Definition: Hortis- “garden”, cultura- “culture”
• Learn only about plants that we either use or eat
Definition- Horticulture is the science and art of producing nutritious food for the body, like fruits nuts and vegetables, and beautiful food for the soul.
• Horticulture crops are more labor intensive
• Discipline of *range management* plans, mesquite trees, grass not horticulture plants. Cotton is a discipline of *agronomy* is not a horticulture crop. We don’t eat them,
• Horticulture crop examples, tomatoes, cacti using as a plant at home, azalas, hedges or shrubs, peach trees, apple trees, medical marijuana, turf grass used in a yard, or any plant used in your landscape.
• Acre of cotton vs. acre of geraniums in a garden- geraniums are a flowering plant, cotton is a cash crop.
• 1 acre = 43,560 sq ft.
o Selling cotton, as of Friday, cotton is sold for 1$ a pound. Average 700 pounds per acre= 700$ minus bills.
o Selling geraniums, 4 inch. 4 plants in 1 sq foot with no walking room. 75 percent of a greenhouse are plants, 25 is benches and walkways. 174,240 plants fill 1 acre x 75% 130,680 plants and sell for 1$ a plant=130,680$ for 1 acre.
Will you make the full price?
• No, you have to pay for inputs like equipment, water, fertilizer, geraniums require a container unlike cotton and more water and more soil, greenhouse. Lots of labor, each plant has to be managed individually (more intensively managed)
Difference between horticulture and other disciplines- fresh or living materials, other disciplines are processed first eg wheat turned into bread before being sold.
study of grapes for wine production
study of wine or wine making
study of flowering plants
study of fruit and fruit production
study of vegetable and vegetable production
study of managing a greenhouse
study of turf grass, not all grasses.
study of floral arrangements.
study of nursery management, nursery is growing smaller plants outdoors instead of in a greenhouse.
study of trees.
landscape management, using plants in landscape.
interior design w/ plants *ie. hotel lobbies etc.
Using plants for therapy/healing humans
making money off of agriculturally-based attractions *ie. christmas-tree farms/arboretums.
• Came up with the binomial naming system
• Based on sexual parts of the plants
-*ie. peach tree, cotton
-Needle or Awl like leaf
-*ie. cedar, evergreen, pine
-Parallel venation (veins)
-Flower parts in multiples of 3
-One cotyledon (1 seed leaf)
-Vascular bundles scattered (streaks in broken branch)
-only 1 monocot tree known (ginko tree)
Dicots (most plants)
-nettled venation (veins)
-Flower parts in multiples of 4 or 5
-vascular bundles in a ring (rings in a broken branch)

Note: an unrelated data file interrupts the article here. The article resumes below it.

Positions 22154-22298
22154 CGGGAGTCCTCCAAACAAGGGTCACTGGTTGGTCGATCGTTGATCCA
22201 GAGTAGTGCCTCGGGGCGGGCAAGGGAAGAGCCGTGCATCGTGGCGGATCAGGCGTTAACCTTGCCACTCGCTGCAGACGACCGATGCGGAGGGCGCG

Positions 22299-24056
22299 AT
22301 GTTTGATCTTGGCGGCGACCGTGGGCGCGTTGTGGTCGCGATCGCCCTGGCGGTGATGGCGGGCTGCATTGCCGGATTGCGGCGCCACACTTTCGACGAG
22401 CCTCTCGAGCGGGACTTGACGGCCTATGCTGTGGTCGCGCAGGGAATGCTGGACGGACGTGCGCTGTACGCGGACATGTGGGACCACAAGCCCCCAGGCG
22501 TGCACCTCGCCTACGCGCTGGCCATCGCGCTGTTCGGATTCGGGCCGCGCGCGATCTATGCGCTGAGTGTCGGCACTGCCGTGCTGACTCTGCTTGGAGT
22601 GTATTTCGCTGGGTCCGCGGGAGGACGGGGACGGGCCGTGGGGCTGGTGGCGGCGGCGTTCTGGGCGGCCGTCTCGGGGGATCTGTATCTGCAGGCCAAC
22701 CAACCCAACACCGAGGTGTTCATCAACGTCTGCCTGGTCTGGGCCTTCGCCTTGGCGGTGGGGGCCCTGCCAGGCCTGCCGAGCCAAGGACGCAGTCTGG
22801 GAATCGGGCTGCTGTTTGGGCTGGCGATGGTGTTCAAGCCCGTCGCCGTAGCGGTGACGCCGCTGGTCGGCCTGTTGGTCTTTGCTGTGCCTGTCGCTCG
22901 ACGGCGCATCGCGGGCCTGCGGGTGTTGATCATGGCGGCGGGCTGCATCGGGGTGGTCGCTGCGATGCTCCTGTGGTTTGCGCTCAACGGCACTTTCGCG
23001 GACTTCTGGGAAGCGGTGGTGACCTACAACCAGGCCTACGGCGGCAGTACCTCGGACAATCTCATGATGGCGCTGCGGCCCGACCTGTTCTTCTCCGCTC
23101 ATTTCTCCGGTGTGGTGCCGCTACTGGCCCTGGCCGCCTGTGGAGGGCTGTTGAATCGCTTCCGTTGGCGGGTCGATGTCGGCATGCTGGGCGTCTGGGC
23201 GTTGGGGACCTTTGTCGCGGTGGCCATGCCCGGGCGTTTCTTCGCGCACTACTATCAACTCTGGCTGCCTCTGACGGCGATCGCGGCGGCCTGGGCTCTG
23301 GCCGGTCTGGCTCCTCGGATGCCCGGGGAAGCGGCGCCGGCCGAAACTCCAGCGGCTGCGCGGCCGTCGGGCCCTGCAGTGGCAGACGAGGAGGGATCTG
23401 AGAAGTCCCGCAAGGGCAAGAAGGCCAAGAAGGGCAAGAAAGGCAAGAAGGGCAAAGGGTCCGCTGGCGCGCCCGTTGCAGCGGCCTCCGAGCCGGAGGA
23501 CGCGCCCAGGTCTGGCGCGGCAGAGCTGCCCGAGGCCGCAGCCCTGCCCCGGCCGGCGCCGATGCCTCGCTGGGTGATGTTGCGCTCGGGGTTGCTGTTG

-*ie most trees, roses, most plants
-Remain genetically true
-*ie rose, altered to make an improvement like more color, broader leaf etc.
-just add “Cultivar” at the end of the name
-Found in nature
-*ie improvements made in nature
-Apple found in nature called red delicious that was more red and tastier than other apples, not altered by man but by nature.
• Authority sometimes follows species
Abbreviations of scientist who named species
• variety or variety immediately after species *never capitalized*
• ‘Cultivar’ after variety if both are present *first letter capitalized and in single quotes*
• sp. Vs. spp.
Examples: Gledistsia-Genus triacanthos-species inermis-variety ‘Skyline’-Cultivar “honey locus”
Solanum-Genus tuberosum-Species L. “potato”
• eg. Classification Key of Evergreen Trees in Utah
o 1. Leaves scaly like, cones are small, blue and berry like…go to 2
o 1. Leaves needle-like, cones are large and brown.. Go to 3
– 1 growing season (not necessarily 1 year)
– 2 growing seasons, first season is vegetative growth (leaves stems and roots) second growing season reproductive growth (seeds and flowers and fruit if there’s fruit)
3 or more growing seasons, short lived are the shorter-lived perennials, long lived are the longer living like trees.
• Home to photosynthesis
• Contain chlorophyll which make them green, and also cause photosynthisis
• Epidermis- on top and bottom of leaf, for protection
• Spongy Mesophyll- Loosely packed cells resembles a “sponge”
• Palisade Layers- tightly packed cells
• Stomata or stoma- pores or holes in the epidermal layer of the leaf, allows gas exchange water vapor out, carbon dioxide in
• Guard Cells- 1 guard cell is located on each side of the stomata or pore. Responsible for opening and closing that pore.
• Leaf Margins- outer edge (margins of paper is outer edge)
• Leaf Arrangements- how the leaves are positioned on a stem
• Leaf Tips- Part furthest away from the petiole (leaf stem)
• Simple or Compound leaf
• Cell wall- provides structure
• Nucleus- “brain of cell” houses DNA
• Mitochondria-Home to respiration
• Primary component of cell walls
• Energy storage
o Glucose, sucrose, starch
• Hydrophilic end- water repelling
• Hydrophobic end- water loving
• Phospholipids- have a stomata,
• 2nd most abundant
o Enzymes-type of protein
• Catalysts- enzymes that speed up a reaction (not all enzymes are catalysts)
o Makes us what we are
o Translated into proteins
• Nucleus- “brain of cell” DNA stored here
• Disease resistance
• Add texture
• Softer flavors
• Add texture
• Bitter flavor
• Plant manufactured substances that are not a vitamin or nutrient, but for various reasons they have a health benefit to us.
• Plants serve as energy for all living things
• Plants turn kinetic energy into potential energy and then into kinetic energy again.
-Must have chlorophyll
-Must have light
-mostly effective w/ red and blue
o Contain membrane layers full of chlorophyll
o Chlorophyll b transfers energy to chlorophyll a
o 2 forms of chlorophyll a
o Responsible for trapping light for Photosynthesis
phloem-plant manufactured chemicals
secondary-girth (outward growth) in dicots (dicot, netted venation, 4 5 plant parts, 2 cotyledons)
Stolon-generally above ground, usually thin, used as runners for plant cloning